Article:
I have signed to participate to CampNaNo, which is the summer version of NaNoWriMo (National Novel Writing Month) which has been held in November for the past ten years. It starts on 1st July and ends on 31st and you set up your own writing target (which is the difference with NaNoWriMo where the target is set at 50,000 words). The aim is not to edit as you write but to write daily. I have set my target at 20,000 for the month, which is roughly 650 words a day, which is quite achievable I think. I believe that I can do it (I am known for my unwavering optimism)…the problem is to write 650 words that make sense and work together in one story! If I manage it, I’ll try NaNo in November as well, which will then give me material to do the advance class again.




The One that goes round, round…


Ouroboros… This is just how I feel (Courtesy of Google images)

I am in the middle of a struggle. I have read 2,000 words in front of the class and was please with the feedback I got but that excerpt was not really part of anything. Sure it vaguely used the character I had in mind for my story but I had whipped in during my lunch hour so I didn’t think much on how it fitted in my story…actually, that is my major problem. I still don’t know what is my story. I have a sense of genre (urban fantasy) and character but I still don’t know what I want them to do. I think I made a mistake in signing up to this last course as it would most certainly benefit me more if I had a skeleton project on the go. As it is, I only have a shadow, a spark and I keep going round and round, circling, changing what my character is…I am not a patient person by nature so I wanted to jump right in but this really doesn’t work. Next Monday I have to read again. A new 2,000 words excerpt and I really don’t know what I am going to do. I can’t carry on from my last piece because it just wasn’t going where I wanted it to go…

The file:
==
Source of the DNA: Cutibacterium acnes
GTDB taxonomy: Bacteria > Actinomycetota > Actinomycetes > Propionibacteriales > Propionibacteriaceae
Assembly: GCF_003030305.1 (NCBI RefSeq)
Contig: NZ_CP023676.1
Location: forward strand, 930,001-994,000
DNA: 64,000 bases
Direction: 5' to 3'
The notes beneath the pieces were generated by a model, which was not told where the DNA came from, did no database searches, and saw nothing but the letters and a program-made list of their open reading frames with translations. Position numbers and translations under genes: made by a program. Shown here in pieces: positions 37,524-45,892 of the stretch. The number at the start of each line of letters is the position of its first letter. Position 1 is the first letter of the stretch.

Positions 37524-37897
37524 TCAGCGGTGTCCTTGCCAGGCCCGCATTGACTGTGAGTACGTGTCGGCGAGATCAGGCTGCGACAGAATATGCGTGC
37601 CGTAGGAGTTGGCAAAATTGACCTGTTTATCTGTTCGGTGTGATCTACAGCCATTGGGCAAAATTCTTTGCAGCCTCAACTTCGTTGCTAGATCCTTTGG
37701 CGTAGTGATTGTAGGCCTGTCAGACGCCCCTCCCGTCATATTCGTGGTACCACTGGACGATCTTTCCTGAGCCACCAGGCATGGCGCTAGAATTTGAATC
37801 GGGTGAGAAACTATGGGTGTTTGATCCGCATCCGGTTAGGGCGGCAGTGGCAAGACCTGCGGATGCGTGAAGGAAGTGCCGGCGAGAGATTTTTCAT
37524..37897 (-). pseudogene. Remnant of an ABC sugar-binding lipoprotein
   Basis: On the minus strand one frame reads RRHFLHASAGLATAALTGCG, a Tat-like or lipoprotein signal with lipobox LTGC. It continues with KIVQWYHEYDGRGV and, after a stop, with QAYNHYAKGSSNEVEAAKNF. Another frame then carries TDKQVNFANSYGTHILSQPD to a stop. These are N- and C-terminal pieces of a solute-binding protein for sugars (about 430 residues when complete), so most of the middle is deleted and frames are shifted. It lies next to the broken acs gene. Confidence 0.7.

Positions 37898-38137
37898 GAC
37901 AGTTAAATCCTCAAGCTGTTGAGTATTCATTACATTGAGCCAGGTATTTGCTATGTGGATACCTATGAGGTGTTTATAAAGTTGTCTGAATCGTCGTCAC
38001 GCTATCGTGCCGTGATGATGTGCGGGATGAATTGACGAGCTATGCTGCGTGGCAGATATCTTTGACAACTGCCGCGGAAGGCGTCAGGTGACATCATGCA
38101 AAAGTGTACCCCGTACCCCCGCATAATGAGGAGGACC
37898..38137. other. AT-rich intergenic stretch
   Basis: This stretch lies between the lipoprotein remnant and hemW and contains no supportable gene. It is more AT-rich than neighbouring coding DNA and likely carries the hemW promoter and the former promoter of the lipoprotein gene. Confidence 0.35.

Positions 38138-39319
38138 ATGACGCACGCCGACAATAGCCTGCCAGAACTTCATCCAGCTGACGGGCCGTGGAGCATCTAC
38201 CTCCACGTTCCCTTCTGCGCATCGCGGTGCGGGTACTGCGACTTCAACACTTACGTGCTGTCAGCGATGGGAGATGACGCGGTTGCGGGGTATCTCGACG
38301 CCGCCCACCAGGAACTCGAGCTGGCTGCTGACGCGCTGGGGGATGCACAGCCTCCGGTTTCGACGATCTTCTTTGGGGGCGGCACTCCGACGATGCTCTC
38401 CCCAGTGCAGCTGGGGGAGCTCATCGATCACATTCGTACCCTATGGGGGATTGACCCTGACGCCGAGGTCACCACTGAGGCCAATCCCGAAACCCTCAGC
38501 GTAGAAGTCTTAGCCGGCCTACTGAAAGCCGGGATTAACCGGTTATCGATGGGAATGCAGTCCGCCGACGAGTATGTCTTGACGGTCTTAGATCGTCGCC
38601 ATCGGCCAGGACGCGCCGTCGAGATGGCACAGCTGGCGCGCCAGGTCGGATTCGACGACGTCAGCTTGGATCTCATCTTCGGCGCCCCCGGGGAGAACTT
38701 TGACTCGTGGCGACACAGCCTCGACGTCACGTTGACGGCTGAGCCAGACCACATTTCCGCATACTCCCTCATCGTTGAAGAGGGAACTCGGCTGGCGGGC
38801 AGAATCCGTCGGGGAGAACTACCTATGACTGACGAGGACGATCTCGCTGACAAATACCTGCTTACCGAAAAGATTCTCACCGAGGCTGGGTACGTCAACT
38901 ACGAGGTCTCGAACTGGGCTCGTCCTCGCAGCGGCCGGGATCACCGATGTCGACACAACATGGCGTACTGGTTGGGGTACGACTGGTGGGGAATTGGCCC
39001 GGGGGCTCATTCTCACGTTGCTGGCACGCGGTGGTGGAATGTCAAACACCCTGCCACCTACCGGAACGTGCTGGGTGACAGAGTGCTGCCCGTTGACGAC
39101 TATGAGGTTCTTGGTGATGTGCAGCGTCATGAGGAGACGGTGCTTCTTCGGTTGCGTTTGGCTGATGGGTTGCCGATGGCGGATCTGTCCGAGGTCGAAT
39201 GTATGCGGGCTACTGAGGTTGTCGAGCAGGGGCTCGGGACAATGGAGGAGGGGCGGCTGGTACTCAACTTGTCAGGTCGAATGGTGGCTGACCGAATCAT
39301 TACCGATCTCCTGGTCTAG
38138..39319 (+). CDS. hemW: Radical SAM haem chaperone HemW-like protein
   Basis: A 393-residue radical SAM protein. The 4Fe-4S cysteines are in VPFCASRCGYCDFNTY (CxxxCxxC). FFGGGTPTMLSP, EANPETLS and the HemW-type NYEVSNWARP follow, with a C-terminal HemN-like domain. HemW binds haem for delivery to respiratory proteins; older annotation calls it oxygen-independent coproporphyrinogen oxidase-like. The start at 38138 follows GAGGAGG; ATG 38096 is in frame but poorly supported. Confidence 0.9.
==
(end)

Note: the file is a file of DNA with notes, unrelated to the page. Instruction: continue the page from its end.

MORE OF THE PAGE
Or maybe that? A lot less elegant  (Courtesy Google images)

Or maybe that? A lot less elegant
(Courtesy Google images)

I also would like to participate to NaNoWriMo this year and I have been researching it as well as I think I have to be prepared for that (procrastination anyone? You bet your ass!). I think I have to take a deep breath and slow down. Go back to the basics…again.

I came across Larry Brooks’ blog post on preparing for NaNoWriMo and what you have to have planned before you can dive in, called 10 Specifics on How to Plan Your Story. The section on Your Vision, is probably where I am stuck. Right now I still don’t know what’s at stakes for my heroine (at least I do know that she is a she) and what it is that she wants… Why will things happen to her etc. I have to had some of the questions sorted before Monday though as I can’t show up to class without anything, especially considering the high standard of the others’ writing. I mean they are all seriously good and well polished where I feel like a freaking elephant in a crystal shop, fumbling around in the dark! So here are the questions I have to answer before Monday and then right a 2,000 word scene/chapter that will fit in:

  1. Who is the hero?
  2. What is she doing with her life prior to FFP (First Plot Point)?